14. Ok, so the doctor said something stupid, but doesnt the fault lie more with Richards And Van Rassel who sought out the doctor's opinion and pulled that tidbit to insert into the paper? I realize that Francescutti is probably widely known as a good quote for such articles… but it is not as if he held a press conference.

  15. Try eating breakfast earlier.

  16. You could eliminate all traffic accidents if people are forbidden to drive. Likewise you could eliminate all slips/falls if people are forbidden to move. You could eliminate many long-term health issues by forcing people to eat healthy. Hell, why don't we just chain people to exercise bikes and force them to alternate between cycling and a carrot-juice feeding tube. They'd practically live forever.

    Oh yes, that whole "freedom" thing.

    This is one of the downsides of socialized medicine: if the government is paying for your care, it becomes the government's business how healthily you choose to live. If you pay for your own care then no one else gets a say in how your behaviour impacts the amount of care you need to purchase.

  17. Dr. Francescutti is indeed the media's go-to guy for safety issues in Alberta. It seems as though the reporters gave him a call about a recently released government report and he had to respond without time for thought. It looks as though he had a little trouble generating statistics and solid quotes on the spot.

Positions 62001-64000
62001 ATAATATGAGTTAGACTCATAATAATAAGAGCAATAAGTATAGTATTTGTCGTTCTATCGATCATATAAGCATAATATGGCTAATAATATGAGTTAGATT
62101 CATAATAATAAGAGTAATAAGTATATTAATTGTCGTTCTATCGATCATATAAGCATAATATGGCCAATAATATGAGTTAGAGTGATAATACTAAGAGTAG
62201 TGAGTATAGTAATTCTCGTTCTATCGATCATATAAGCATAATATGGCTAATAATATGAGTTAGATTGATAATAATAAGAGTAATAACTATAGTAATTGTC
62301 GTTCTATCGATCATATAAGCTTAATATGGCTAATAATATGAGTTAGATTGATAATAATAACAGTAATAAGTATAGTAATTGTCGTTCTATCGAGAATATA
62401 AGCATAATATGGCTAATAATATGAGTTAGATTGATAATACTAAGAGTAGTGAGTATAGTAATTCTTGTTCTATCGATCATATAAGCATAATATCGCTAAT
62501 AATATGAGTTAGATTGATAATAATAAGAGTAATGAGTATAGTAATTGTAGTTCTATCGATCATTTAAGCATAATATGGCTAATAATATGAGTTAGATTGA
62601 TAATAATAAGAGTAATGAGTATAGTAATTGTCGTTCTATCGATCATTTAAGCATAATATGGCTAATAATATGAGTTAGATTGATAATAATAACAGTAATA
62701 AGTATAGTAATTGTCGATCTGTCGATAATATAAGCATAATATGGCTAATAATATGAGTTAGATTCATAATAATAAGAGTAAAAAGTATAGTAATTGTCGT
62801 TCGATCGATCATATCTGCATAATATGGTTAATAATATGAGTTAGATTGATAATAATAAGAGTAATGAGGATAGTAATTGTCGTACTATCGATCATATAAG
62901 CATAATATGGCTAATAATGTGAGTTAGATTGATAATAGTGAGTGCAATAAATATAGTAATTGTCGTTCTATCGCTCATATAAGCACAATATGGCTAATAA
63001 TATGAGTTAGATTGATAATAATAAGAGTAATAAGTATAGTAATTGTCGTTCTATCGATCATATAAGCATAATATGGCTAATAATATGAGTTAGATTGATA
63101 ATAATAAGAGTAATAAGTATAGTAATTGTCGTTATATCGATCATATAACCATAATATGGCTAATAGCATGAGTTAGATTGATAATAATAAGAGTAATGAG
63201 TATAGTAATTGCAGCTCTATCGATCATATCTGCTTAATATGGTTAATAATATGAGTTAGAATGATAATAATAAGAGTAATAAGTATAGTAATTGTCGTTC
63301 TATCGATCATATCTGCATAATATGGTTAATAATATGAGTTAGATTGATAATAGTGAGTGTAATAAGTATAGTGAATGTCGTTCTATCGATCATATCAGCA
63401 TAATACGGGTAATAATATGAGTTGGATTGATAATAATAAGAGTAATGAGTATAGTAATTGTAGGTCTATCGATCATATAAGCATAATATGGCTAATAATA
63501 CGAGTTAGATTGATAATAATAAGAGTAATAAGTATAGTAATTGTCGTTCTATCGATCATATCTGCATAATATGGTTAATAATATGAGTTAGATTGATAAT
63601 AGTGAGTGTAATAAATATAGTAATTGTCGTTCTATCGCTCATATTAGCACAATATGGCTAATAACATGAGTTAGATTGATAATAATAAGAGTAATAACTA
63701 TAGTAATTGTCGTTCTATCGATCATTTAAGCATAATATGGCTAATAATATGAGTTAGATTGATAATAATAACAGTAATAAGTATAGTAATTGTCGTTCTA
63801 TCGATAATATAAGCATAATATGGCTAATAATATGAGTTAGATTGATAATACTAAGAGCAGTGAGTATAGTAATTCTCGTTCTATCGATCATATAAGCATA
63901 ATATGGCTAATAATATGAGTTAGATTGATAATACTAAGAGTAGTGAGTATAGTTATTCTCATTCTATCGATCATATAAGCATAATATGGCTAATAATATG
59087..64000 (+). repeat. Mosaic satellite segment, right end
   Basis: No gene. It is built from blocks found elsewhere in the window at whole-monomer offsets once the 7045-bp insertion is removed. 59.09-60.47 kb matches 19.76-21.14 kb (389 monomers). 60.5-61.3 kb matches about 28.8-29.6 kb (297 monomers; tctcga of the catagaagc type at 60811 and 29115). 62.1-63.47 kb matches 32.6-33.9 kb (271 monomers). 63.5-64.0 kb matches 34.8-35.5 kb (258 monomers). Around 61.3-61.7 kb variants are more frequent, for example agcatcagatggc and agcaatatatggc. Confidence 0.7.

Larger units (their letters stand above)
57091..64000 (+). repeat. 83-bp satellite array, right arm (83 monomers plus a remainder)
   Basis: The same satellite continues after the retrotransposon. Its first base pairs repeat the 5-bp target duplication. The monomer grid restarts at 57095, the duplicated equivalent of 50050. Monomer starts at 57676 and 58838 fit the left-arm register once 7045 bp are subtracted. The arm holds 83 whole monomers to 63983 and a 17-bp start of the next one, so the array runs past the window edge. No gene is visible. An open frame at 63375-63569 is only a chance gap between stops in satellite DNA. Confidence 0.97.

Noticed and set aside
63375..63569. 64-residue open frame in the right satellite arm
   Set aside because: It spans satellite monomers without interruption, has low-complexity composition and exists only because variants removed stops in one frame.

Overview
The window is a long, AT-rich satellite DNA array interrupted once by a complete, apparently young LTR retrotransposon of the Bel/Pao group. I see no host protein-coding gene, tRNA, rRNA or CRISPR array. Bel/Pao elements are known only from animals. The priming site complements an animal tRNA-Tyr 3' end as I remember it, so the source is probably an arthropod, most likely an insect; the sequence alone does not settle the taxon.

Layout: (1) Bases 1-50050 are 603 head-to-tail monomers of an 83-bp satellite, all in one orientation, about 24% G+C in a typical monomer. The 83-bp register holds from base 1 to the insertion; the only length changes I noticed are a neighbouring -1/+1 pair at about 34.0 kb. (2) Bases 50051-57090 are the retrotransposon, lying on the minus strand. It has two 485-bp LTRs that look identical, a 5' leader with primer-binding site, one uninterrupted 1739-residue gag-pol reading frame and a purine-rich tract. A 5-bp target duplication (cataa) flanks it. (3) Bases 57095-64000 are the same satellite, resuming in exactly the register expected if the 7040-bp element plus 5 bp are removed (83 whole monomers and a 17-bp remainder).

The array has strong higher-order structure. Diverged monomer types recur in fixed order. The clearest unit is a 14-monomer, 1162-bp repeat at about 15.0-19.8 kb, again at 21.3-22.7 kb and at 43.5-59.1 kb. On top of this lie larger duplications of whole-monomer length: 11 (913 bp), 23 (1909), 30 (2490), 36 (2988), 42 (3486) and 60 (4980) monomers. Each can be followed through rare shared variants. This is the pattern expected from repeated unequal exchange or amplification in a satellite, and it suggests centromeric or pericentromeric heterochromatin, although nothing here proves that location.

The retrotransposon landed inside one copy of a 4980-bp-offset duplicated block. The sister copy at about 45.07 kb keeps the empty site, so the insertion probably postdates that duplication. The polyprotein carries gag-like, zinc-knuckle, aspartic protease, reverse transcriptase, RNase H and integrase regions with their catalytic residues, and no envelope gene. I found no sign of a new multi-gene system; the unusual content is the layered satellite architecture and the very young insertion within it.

It's an obvious weakness in contemporary Canadian journalism that reporters always turn to the same old reliable sources for a quotation. It may be related to the fact that so few reporters are able to spend a lot of time building up expertise in a particular area, with staff cutbacks.

  18. That, and Francescutti is very motivated (genuinely, I believe) about his area of expertise. Over the years he has learned how to manipulate the media – I say that in the nicest possible way – by providing that easily quotable quote. And so the media responds by going to the guy who readily gives them what they need for the story.

  19. Yeah, but the cat's holding a grudge. I'd be extra careful going downstairs.

  20. Here's another quote from Dr. Louis Francescutti. Make of it what you will:
    "When it comes to speed, the average Albertan is a Neanderthal. They have no concept of what speed does," Dr Francescutti said. "As an emergency physician, I see no shortages of these fools coming into our emergency department busted up. When you hear what they were doing, it is no surprise," he said.